Moments come along in life that remind us of the journey we are on. Some of those moments are full of bright memories, and others are in the shadows of darkness. Regret, frustration, a sense of missed opportunity: these are real, honest feelings, and deserving of our time. Darkness is part of life, after all. However, the bright outshines the dark. The bright spots are the most poignant of these moments and are nearly tangible in their nostalgia and in the good energy that we carry along in life.
On Sunday, June 8 2021, one of the influencers of the Onondaga Cutoff passed away. At first glace, the life of Barbara 'Babby' Siegelman would have little to do with a model railroad. She loved gardening, family, horses, and her community. Giving and thoughtful, she had more friends than days in the year and was a wonderful person to speak with. She spent her senior years raising her granddaughters on a horse farm built by her late husband and laughing late into the night on the phone with lifetime friends around the world.
|Photo by N. Garvey|
At first we were a bit reticent about running the trains - after all, Babby's late husband had built it and we were guests - but after a few visits with Dad, Babby offered that I could call and we could come by ourselves. Jack and I worked up a plan to make a few improvements and asked permission to do so. Babby was thrilled, "I just love to see it running again, you boys are welcome anytime. Give me a call and come down, and you can do as you please with it - it's wonderful to see it working again!"
That was all the invite we needed. Over the next few weeks we adopted the 'orphaned' layout. We moved all of Jack's 3-rail stuff down there, and also boxes of all my HO stuff which at the time was in storage at my apartment in Westfield. And from the fall of the year 2000 right through the start of the Onondaga Cutoff, Jack and I went to Babby's on hundreds of evenings, and put thousands of hours and dollars into the layout. We were young, fully employed, and without many commitments, and the layout blossomed.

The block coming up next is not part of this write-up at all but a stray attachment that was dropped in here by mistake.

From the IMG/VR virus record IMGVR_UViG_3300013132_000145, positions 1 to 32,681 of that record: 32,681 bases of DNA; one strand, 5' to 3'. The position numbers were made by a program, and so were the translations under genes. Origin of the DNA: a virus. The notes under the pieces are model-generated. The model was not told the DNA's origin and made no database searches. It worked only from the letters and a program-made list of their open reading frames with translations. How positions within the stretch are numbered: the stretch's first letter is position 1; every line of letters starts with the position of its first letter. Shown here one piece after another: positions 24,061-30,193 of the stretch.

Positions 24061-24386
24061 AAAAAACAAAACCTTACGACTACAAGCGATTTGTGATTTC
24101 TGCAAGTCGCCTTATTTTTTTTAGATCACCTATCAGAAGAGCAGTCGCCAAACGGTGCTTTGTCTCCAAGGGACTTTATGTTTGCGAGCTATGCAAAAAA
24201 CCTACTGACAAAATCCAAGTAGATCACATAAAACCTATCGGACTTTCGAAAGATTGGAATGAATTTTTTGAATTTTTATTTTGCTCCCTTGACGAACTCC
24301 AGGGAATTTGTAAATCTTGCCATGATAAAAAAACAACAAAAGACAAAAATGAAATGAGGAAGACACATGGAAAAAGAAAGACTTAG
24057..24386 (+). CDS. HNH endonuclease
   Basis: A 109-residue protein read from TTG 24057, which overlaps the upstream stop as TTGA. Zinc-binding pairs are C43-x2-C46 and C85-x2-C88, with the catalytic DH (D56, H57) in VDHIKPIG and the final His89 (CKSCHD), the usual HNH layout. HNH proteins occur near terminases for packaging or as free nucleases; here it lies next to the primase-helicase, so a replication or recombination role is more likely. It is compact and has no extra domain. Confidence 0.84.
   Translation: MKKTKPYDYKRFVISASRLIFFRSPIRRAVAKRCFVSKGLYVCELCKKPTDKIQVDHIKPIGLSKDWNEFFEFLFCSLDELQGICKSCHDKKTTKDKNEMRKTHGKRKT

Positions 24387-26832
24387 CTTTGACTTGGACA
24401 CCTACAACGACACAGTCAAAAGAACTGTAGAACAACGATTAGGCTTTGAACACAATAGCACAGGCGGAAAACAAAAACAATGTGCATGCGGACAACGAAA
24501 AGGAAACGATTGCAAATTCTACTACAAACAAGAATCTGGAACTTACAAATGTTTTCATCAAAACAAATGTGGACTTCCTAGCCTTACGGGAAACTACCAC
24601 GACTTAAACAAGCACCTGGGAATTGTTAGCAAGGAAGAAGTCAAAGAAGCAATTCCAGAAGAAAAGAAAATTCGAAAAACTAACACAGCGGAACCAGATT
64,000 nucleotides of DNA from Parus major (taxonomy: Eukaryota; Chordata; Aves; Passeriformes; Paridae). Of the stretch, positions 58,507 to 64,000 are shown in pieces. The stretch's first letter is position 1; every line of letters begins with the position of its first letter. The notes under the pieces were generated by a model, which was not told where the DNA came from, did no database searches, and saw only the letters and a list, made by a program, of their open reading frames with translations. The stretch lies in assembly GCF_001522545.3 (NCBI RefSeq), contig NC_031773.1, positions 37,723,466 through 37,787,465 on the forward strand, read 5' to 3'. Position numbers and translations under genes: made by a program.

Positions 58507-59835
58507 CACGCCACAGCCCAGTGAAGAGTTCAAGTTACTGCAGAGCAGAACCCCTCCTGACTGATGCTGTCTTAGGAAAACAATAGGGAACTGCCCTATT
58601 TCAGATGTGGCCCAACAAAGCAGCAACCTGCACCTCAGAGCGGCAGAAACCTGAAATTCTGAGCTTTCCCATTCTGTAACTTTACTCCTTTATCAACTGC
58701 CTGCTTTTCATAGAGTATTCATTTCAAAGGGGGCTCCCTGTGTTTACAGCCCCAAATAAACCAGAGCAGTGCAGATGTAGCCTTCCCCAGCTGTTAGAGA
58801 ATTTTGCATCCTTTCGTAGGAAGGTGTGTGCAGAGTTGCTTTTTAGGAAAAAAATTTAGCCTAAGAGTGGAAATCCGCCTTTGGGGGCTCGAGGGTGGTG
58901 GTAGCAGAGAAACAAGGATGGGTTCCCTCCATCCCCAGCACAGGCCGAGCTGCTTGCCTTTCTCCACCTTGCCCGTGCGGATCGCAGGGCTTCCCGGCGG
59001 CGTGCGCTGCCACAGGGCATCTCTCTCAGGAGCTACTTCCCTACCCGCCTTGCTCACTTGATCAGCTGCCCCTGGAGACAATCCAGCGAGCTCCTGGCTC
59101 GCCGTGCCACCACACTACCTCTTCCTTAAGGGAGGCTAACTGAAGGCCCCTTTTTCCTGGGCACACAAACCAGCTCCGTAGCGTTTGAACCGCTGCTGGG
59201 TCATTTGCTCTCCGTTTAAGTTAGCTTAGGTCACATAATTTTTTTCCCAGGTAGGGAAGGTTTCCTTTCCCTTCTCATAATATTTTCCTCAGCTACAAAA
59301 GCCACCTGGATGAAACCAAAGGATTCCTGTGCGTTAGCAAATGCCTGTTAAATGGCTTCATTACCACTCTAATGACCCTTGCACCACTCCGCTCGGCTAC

Jack came up with a name: Claremont & Saucon Valley. It represented generic northeastern territory allowing us to run different sets of power on different nights with the same operating plan. Jack developed a system of train symbols and a car-forwarding plan to fit the infrastructure. And we got to work.
We rewired the whole thing to be run by three Lionel ZW transformers. We changed the routes, smoothed joints, added interlockings, added sidings. I painted the walls, added backdrops, and added another interchange track to the two that were there already. Jack slowly but steadily came up with a whole new design for the tracks and switches in the middle of the larger layout, and we separated wiring for the smaller layout where I would now be the operator.
Most of all, it was FUN. Trains moved and we had FUN. And so many of the lessons we learned at Babby's are part of the foundational fabric of the Onondaga Cutoff: camaraderie, fun, multiple-track mainline action, interchange, a car-forwarding plan, night operations, open houses, regular sessions for both readying the layout for running and for operations themselves. The Onondaga Cutoff has roots in the energy of the Claremont & Saucon Valley.